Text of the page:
Here is a summary of the early history of the GNU plotting utilities.
Several of the GNU plotting utilities were inspired by Unix plotting
utilities. A `graph' utility and various plot filters were present in the
first releases of Unix from Bell Laboratories, going at least as far back
as the Version 4 distribution (1973). Most of the work on tying them
together and breaking out device-dependent versions of `libplot' was
performed by Lorinda Cherry <email@example.com>. By the time of Version
7 Unix (1979) and the subsequent Berkeley releases, the package consisting
of `graph', `plot', `spline', and several device-dependent versions of
`libplot' was a standard Unix feature. The first display device supported
by the package was a Versatec storage scope. By the early 1980's,
supported devices included Tektronix storage scopes, 200 dpi electrostatic
printer/plotters from Versatec and Varian, pen plotters from
Hewlett-Packard, and early graphics terminals.
In 1989, Rich Murphey <firstname.lastname@example.org> wrote the first GNU versions
of graph, plot, tek2plot, spline, double, and the documentation. Richard
Stallman <email@example.com> further directed development of the programs
and provided editorial support for the documentation. John Interrante
<firstname.lastname@example.org> generously provided the Postscript prologue
now included in `libplot', and helpful comments. The distribution, as it
stood in 1991, was distributed under the name `GNU graphics'.
In 1995 Robert Maier <email@example.com> took over development of the
package, and expanded it by about an order of magnitude by writing the
current, maximally device-independent, standalone version of `libplot'.
Robert also rewrote `graph' from scratch, turning it into a real-time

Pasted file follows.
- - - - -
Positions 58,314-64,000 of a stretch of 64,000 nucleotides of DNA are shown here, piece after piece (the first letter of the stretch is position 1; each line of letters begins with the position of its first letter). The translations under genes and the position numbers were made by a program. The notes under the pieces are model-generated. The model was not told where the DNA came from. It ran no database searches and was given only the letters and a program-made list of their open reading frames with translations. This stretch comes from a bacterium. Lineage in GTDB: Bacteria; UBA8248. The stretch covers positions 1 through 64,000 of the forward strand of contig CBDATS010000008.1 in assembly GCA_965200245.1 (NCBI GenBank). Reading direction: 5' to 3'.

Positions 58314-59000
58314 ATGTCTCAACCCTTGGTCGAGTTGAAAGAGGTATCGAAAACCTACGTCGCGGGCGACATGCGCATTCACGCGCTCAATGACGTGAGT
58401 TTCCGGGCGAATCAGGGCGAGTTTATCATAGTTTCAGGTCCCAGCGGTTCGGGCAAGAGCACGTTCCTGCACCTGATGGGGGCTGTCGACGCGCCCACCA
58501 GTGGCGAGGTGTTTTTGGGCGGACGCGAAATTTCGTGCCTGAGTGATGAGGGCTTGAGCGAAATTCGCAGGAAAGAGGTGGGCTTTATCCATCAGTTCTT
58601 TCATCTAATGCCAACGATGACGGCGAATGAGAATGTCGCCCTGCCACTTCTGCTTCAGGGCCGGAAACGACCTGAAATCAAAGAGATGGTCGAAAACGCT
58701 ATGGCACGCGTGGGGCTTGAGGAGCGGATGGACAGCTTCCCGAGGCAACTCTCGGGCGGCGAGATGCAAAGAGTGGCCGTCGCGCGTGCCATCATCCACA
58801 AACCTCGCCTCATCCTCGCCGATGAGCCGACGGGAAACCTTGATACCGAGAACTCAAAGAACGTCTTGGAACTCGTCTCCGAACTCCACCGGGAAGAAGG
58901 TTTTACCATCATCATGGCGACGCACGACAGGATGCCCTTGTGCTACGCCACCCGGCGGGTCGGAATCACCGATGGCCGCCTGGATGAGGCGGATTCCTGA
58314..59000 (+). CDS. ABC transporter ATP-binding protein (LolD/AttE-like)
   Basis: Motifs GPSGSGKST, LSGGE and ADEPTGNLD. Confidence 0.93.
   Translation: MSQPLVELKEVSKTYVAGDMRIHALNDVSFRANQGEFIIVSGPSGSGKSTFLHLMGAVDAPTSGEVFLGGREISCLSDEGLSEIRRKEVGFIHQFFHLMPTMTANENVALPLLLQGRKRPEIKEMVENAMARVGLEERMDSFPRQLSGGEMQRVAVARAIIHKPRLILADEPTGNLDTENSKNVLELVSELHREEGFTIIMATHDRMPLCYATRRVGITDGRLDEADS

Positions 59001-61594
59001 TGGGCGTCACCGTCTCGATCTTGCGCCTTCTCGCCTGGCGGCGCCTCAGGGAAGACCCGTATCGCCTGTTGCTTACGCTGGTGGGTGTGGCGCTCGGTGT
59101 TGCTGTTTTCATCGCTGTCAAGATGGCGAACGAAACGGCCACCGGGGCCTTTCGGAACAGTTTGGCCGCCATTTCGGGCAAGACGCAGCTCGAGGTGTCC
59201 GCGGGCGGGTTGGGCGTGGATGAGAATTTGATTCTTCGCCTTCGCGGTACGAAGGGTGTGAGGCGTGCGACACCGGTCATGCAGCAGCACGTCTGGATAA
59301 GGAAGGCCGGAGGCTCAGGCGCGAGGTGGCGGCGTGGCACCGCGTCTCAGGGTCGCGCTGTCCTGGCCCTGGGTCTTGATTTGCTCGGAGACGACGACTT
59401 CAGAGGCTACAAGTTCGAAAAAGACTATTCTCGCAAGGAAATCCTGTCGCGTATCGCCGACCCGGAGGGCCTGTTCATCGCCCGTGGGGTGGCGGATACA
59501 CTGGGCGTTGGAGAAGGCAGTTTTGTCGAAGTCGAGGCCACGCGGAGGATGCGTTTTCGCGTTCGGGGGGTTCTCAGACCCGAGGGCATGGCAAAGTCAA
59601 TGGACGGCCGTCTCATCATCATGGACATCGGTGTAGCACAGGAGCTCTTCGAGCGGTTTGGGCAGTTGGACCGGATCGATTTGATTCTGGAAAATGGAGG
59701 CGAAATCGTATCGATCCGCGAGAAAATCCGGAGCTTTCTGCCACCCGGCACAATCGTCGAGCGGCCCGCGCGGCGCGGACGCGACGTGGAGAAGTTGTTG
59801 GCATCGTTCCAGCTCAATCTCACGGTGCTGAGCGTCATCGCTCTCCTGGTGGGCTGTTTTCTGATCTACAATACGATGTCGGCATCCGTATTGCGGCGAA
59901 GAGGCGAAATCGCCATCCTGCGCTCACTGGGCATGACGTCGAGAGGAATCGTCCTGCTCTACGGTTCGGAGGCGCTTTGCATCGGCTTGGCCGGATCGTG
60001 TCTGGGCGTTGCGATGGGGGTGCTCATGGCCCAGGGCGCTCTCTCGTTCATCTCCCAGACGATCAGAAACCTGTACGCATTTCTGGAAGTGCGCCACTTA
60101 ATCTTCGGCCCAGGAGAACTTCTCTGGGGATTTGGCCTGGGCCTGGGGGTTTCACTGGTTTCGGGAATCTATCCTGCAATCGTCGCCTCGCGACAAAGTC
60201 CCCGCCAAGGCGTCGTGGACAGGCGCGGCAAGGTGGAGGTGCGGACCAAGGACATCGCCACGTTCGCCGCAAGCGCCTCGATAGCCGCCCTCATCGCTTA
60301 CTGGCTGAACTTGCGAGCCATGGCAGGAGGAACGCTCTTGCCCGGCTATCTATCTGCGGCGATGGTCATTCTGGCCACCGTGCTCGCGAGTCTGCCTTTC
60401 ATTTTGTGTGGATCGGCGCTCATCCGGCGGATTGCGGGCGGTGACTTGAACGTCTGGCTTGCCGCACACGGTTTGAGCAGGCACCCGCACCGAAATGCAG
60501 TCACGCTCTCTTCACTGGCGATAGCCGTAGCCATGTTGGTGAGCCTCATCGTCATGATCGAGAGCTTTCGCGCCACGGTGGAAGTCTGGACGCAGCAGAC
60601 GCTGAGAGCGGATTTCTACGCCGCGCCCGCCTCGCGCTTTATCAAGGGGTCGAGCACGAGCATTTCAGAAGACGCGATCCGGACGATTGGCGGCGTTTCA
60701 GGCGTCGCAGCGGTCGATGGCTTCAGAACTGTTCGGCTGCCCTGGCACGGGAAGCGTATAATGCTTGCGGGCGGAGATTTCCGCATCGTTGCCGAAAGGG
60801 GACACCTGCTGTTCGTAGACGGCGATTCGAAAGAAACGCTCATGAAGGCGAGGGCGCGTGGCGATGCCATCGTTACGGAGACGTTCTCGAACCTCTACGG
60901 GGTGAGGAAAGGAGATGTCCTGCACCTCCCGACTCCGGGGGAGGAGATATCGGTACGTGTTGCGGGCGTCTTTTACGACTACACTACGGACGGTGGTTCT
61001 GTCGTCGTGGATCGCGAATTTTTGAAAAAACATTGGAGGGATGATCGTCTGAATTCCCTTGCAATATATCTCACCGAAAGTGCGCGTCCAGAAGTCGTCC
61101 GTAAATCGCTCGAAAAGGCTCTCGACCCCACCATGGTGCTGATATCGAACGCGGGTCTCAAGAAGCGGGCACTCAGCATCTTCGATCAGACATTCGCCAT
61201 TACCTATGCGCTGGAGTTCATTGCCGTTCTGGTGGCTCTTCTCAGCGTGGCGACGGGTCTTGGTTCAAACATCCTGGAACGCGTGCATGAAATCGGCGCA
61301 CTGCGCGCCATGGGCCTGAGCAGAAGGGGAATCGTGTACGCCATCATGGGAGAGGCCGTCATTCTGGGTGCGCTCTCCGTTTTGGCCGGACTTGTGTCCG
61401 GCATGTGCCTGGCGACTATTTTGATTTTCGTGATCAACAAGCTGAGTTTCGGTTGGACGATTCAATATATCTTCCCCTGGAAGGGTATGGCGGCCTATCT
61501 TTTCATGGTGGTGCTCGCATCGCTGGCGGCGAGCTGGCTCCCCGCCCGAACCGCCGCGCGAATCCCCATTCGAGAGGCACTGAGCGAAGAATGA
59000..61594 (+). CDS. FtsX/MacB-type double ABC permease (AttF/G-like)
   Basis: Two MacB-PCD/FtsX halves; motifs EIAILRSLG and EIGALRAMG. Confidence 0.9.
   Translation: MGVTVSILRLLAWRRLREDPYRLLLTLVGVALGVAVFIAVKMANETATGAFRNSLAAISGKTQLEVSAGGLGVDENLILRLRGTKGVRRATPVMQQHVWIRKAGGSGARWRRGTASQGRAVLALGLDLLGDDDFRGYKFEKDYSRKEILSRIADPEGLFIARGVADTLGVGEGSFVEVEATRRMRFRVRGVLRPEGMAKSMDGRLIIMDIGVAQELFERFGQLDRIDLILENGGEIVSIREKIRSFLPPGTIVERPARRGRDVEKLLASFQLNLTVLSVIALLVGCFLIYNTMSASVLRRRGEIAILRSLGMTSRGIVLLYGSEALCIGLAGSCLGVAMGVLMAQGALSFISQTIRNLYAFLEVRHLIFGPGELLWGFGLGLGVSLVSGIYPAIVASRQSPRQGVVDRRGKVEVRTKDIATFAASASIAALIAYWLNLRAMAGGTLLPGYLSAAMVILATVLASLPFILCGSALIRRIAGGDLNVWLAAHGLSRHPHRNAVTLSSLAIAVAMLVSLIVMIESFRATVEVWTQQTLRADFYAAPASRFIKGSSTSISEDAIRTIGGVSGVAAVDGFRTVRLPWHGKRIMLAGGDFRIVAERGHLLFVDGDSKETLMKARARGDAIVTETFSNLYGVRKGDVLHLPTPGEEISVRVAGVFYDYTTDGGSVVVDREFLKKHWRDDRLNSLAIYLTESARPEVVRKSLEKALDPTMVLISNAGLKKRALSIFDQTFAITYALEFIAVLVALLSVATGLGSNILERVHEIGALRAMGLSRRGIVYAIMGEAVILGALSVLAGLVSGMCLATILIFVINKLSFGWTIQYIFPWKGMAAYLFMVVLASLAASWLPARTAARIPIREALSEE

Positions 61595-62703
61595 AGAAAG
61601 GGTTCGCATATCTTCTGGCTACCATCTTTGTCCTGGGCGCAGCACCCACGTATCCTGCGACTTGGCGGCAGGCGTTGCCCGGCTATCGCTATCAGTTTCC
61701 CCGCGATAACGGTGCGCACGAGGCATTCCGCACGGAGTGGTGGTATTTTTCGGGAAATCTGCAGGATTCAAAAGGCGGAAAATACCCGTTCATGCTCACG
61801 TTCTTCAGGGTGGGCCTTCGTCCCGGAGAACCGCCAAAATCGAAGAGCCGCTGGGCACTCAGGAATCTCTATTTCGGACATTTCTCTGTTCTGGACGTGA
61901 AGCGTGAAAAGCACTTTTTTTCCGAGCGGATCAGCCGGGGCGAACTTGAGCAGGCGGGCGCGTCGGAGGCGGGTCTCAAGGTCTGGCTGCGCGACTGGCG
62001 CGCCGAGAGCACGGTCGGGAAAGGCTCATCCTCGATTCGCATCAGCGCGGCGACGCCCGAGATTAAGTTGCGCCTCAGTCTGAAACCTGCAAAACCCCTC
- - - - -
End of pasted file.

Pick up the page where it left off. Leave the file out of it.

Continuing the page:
filter that would use the new libraries. The idea of including scalable
font support in `libplot' came from `axis', a much-hacked version of the
Unix `graph' program which is popular in the physics community. `axis'
uses the character set of the Unified Graphics System [UGS], a system that
was developed in the SLAC Computation Research Group by Robert C. Beach.
(See Computer Graphics, Fall 1974, pp. 22-23.) The UGS character set (see
ftp://ftp.slac.stanford.edu/software/ugs77/ ) includes many scalable
Hershey glyphs and marker symbols, so Robert added first the UGS marker
symbols to `libplot', and then the entire library of Hershey glyphs.
The Hershey glyphs (designed c. 1967 by Allen Hershey, who deserves a vote
of thanks!) were assembled mostly from Pete Holzmann's distribution to
Usenet (in vol. 4 of mod.sources). Additional `extended Hershey' vector
glyphs were taken from the freeware distribution of Thomas Wolff
<firstname.lastname@example.org>, which is incorporated in Ghostscript, and a set
of 13 Hershey fonts was constructed. After the Hershey fonts were added to
`libplot', support for the 35 standard Postscript fonts was added as well.
Work on this had begun with Rich Murphey's work on `libps' (the remote
ancestor of `libplot'). At that point, the support for drawing text
strings became completely device-independent.
Robert also rewrote `spline', adding support for periodicity and tension,
and added support for being a real-time filter (using cubic Bessel
ode was originally developed by Nick Tufillaro <email@example.com> on a sequence
of platforms that extended back to a PDP-11 running Version 4 Unix. In
1997 Robert modified Nick's 1994 version to agree with GNU conventions on
coding and command-line parsing, and extended it to support the full set of
special functions supported by gnuplot. Nick kindly agreed to the
inclusion of the modified version in the package.
After all the above work, version 1.1 of the plotutils package was released
in 7/97. For later changes to the package, see the file NEWS.